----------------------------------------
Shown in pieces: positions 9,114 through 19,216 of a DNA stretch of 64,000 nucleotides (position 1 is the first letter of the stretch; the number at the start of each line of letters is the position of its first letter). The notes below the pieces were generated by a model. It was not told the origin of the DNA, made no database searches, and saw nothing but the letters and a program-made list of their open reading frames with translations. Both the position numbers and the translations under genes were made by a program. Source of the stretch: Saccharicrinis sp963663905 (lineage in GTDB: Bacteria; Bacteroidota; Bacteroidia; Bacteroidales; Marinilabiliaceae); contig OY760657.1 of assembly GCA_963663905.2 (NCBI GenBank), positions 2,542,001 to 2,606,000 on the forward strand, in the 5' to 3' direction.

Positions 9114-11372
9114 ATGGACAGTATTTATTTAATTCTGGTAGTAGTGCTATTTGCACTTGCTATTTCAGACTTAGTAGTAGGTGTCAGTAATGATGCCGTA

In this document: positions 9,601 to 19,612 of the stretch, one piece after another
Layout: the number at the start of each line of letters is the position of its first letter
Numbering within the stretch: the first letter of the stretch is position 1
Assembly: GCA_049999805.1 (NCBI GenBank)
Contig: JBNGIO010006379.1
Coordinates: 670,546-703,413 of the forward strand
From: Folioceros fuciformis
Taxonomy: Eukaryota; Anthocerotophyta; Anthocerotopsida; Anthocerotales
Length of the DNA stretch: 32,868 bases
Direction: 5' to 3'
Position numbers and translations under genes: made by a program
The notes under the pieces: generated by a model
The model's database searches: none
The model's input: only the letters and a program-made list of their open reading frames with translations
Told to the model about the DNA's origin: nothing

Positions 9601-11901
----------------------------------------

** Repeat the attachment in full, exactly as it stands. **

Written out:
Shown in pieces: positions 9,114 through 19,216 of a DNA stretch of 64,000 nucleotides (position 1 is the first letter of the stretch; the number at the start of each line of letters is the position of its first letter). The notes below the pieces were generated by a model. It was not told the origin of the DNA, made no database searches, and saw nothing but the letters and a program-made list of their open reading frames with translations. Both the position numbers and the translations under genes were made by a program. Source of the stretch: Saccharicrinis sp963663905 (lineage in GTDB: Bacteria; Bacteroidota; Bacteroidia; Bacteroidales; Marinilabiliaceae); contig OY760657.1 of assembly GCA_963663905.2 (NCBI GenBank), positions 2,542,001 to 2,606,000 on the forward strand, in the 5' to 3' direction.

Positions 9114-11372
9114 ATGGACAGTATTTATTTAATTCTGGTAGTAGTGCTATTTGCACTTGCTATTTCAGACTTAGTAGTAGGTGTCAGTAATGATGCCGTA

In this document: positions 9,601 to 19,612 of the stretch, one piece after another
Layout: the number at the start of each line of letters is the position of its first letter
Numbering within the stretch: the first letter of the stretch is position 1
Assembly: GCA_049999805.1 (NCBI GenBank)
Contig: JBNGIO010006379.1
Coordinates: 670,546-703,413 of the forward strand
From: Folioceros fuciformis
Taxonomy: Eukaryota; Anthocerotophyta; Anthocerotopsida; Anthocerotales
Length of the DNA stretch: 32,868 bases
Direction: 5' to 3'
Position numbers and translations under genes: made by a program
The notes under the pieces: generated by a model
The model's database searches: none
The model's input: only the letters and a program-made list of their open reading frames with translations
Told to the model about the DNA's origin: nothing

Positions 9601-11901